What Kathmandu can be in 2049This ambitious scenario is premised upon a youthful political leadership coming of age in future national and local elections.
After seeing a black and white photo of Kathmandu from 1949 circulating on social media, 30 years before I first came here, a friend asked for my optimistic image of Kathmandu 2049, 30 years from now. This ambitious scenario is premised upon a youthful political leadership coming of age in future national and local elections. This Kathmandu of the future would be environmentally conscious by ensuring greener public transportation (electric buses, light rails and urban gondolas). There would only be electric private vehicles on the streets, as well as separate commuter bicycle and walking paths along the banks of small rivulets throughout the Valley. There would be scores more community parks, as well as wider sidewalks and pedestrian-only streets through the densest parts of old Kathmandu. There would be flowering trees and bamboo everywhere along the roads and walkways, like the beautiful jacaranda trees planted on Durbar Marg 20 years ago.
Professional Nepali expats will have returned from the US, Australia and Europe (some eagerly, some due to immigration restrictions) bringing fresh investment, energies and ideas. Innovative 21st century careers in information technology, healthcare, service industries, online publishing, film editing, multi-media graphics and online marketing will have rapidly increased local employment leading to an economic renaissance. Young Nepalis with foreign parents will be able to become citizens, if they choose. A thriving international expatriate community with long-term residents and retirement visas will bring their skills, affection and creativity to Kathmandu.
An efficient and effective individual tax system will have been successfully implemented, including fair wealth and inheritance taxes. The heart of Kathmandu, Tundikhel, once again will be spacious, cleared of its buildings, to become an impressive, well maintained city park; while the Narayanhiti Palace grounds will be a world-acclaimed Himalayan botanical garden, featuring open-air restaurants, bookstores and coffee shops across the street from stylish four-quadrant gates and a handsome, see-through cast-iron fence along the perimeter.
Kathmandu will have world-class music, theatre and film venues with recognised and emerging artists from around the globe regularly performing here. The ancient temples, bahals, palaces and dharamshalas will have been carefully restored, respected and protected. Religious temple life will be vibrant among the local Hindu and Buddhist communities. New temples, stupas and sacred gardens will have been built along the ridges of the Valley connected by walking trails, as we find on the ridges of Kyoto today.
Well-managed national and provincial parks will surround the Kathmandu Valley conserving the watershed, restoring biodiversity, protecting wildlife habitats and ensuring urban harmony with nearby nature. The Valley's rivers and streams will be clean and flow from their sources through their natural drainage. Plastic and garbage will no longer litter the city's waterways or walkways. The skies will be clear so that the magnificent Himalayan peaks will be visible from the Valley, as they used to be decades before.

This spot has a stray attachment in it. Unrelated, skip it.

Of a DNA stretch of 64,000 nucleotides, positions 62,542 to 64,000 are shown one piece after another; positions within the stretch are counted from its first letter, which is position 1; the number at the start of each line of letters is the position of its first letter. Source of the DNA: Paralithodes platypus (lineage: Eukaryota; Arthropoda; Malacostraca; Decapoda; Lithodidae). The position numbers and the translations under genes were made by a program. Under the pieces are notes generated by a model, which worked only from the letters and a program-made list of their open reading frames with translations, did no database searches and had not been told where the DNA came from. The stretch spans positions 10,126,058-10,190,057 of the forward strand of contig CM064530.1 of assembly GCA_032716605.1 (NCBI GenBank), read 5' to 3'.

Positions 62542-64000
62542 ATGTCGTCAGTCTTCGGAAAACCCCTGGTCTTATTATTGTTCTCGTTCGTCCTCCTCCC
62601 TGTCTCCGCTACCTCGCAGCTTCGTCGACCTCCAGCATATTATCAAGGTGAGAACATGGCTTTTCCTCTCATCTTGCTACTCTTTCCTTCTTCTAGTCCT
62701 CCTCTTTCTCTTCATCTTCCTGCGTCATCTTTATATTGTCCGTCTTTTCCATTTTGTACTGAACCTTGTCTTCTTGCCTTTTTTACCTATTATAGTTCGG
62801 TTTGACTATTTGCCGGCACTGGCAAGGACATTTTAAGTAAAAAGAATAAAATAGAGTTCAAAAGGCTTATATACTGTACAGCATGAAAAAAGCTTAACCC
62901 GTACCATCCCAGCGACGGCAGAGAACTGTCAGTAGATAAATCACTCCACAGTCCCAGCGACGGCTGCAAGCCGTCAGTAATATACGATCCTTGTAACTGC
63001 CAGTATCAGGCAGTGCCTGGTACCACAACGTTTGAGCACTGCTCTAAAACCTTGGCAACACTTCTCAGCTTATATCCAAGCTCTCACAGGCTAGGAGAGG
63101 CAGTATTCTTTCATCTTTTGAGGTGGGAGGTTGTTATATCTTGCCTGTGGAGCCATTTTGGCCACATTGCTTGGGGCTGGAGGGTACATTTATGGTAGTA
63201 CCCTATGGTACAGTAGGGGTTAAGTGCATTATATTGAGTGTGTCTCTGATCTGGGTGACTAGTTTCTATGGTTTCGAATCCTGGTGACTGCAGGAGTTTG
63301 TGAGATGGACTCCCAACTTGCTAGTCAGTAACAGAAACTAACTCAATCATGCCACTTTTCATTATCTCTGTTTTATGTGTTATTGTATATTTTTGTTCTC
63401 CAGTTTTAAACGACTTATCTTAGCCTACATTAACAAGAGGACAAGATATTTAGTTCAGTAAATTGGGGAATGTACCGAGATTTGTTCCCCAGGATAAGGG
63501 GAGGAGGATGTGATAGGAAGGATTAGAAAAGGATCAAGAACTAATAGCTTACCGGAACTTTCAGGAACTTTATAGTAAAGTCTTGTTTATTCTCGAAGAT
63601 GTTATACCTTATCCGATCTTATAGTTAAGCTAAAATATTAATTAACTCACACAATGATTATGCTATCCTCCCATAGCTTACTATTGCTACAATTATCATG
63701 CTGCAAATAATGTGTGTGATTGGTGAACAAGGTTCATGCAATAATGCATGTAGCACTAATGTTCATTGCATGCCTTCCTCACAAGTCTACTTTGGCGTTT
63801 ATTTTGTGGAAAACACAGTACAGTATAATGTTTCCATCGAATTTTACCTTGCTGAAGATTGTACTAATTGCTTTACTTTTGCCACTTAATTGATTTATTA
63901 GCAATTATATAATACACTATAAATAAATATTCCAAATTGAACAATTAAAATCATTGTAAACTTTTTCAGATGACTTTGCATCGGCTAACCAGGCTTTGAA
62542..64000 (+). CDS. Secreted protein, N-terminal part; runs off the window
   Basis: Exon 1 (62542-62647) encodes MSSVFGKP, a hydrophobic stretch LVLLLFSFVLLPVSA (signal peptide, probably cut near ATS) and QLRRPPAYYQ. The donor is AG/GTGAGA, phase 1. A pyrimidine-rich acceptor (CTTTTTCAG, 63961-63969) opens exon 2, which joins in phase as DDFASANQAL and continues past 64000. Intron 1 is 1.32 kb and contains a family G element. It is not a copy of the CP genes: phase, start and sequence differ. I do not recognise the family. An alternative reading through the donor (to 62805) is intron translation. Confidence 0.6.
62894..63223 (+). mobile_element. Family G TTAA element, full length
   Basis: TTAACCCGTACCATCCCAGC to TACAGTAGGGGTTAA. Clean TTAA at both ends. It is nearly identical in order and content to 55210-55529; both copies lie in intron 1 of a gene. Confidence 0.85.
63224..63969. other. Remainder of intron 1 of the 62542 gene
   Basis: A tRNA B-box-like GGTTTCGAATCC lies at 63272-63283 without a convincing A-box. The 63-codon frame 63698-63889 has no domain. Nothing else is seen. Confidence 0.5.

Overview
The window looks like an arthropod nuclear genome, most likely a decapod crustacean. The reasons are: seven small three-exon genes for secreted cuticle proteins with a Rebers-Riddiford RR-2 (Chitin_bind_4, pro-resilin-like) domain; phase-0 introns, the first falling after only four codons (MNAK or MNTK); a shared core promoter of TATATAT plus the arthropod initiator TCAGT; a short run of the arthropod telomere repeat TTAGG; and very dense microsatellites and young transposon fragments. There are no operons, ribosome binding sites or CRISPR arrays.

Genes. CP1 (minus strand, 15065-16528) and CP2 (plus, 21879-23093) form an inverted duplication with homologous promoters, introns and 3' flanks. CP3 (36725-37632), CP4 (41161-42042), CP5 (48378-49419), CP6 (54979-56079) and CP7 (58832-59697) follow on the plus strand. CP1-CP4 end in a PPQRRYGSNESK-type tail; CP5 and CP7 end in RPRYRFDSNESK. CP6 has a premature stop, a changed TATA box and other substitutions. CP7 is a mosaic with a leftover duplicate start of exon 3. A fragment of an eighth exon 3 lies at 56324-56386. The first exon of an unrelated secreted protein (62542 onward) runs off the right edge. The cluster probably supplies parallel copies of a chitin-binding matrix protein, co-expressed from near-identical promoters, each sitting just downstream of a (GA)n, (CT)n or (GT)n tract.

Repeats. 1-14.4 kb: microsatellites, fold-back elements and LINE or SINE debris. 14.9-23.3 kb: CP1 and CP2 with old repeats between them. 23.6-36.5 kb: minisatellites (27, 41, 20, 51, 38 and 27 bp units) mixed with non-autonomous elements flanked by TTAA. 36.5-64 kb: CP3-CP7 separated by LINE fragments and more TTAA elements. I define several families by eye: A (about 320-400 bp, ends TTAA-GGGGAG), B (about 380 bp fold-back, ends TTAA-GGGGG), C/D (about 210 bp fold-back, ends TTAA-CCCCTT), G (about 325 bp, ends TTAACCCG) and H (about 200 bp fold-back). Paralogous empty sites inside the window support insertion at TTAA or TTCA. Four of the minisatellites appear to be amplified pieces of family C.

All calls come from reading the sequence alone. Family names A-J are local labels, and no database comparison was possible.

The congestion of overhead wires will have long since been buried. Numerous Kathmandu walls will have imaginative mural paintings. Modern architecture will have a distinctly Himalayan and traditional Nepali style with high-rise buildings kept, as much as possible, lower than 10 stories. Nepali hospitals and medical staff will be world-class. Nurses will be highly trained, specialised and well paid. Most Nepali medical school graduates will stay in Nepal, or return after their residencies, than expatriate to other wealthier, distant countries. Thousands of South Asians will come to Kathmandu for medical treatment, not the other way around.
Government schools and universities will have been revitalised through the hiring of qualified and well-paid teachers. There will be expanded linkages with prominent, highly-rated Asian colleges and technical institutions. Nepali universities will be ranked among the top 100 in Asia. All children who start primary school will complete their Secondary Education Examination or International Baccalaureate. There will be free childcare centres in every ward, including pre-schools run by professional early childhood educators. Education disparities among caste and ethnic communities will be a thing of the past.
Less crowded capital
Nepal will host its own professional sports leagues in football, basketball and cricket for women and men (like the recent Nepal Basketball League tournament) with widespread social media followings, and including new state-of-the-art stadiums that offer young people opportunities to become full-time professional athletes—competitive internationally—in their chosen fields.
To ensure that Kathmandu is less overwhelmed, all seven provincial capital cities will have expanded authority and responsibility to become well-planned cities of 500,000 to 1 million people each, thereby reducing the population density in the Kathmandu Valley. Greed and jealousy will be banished while city dwellers on their morning walks will bow a gentle 'namaskar' to the flocks of trans-Asian migrating birds over the city's clear skies as contented families stroll the shaded walkways of a true Nepali Nirvana.
What do you think?
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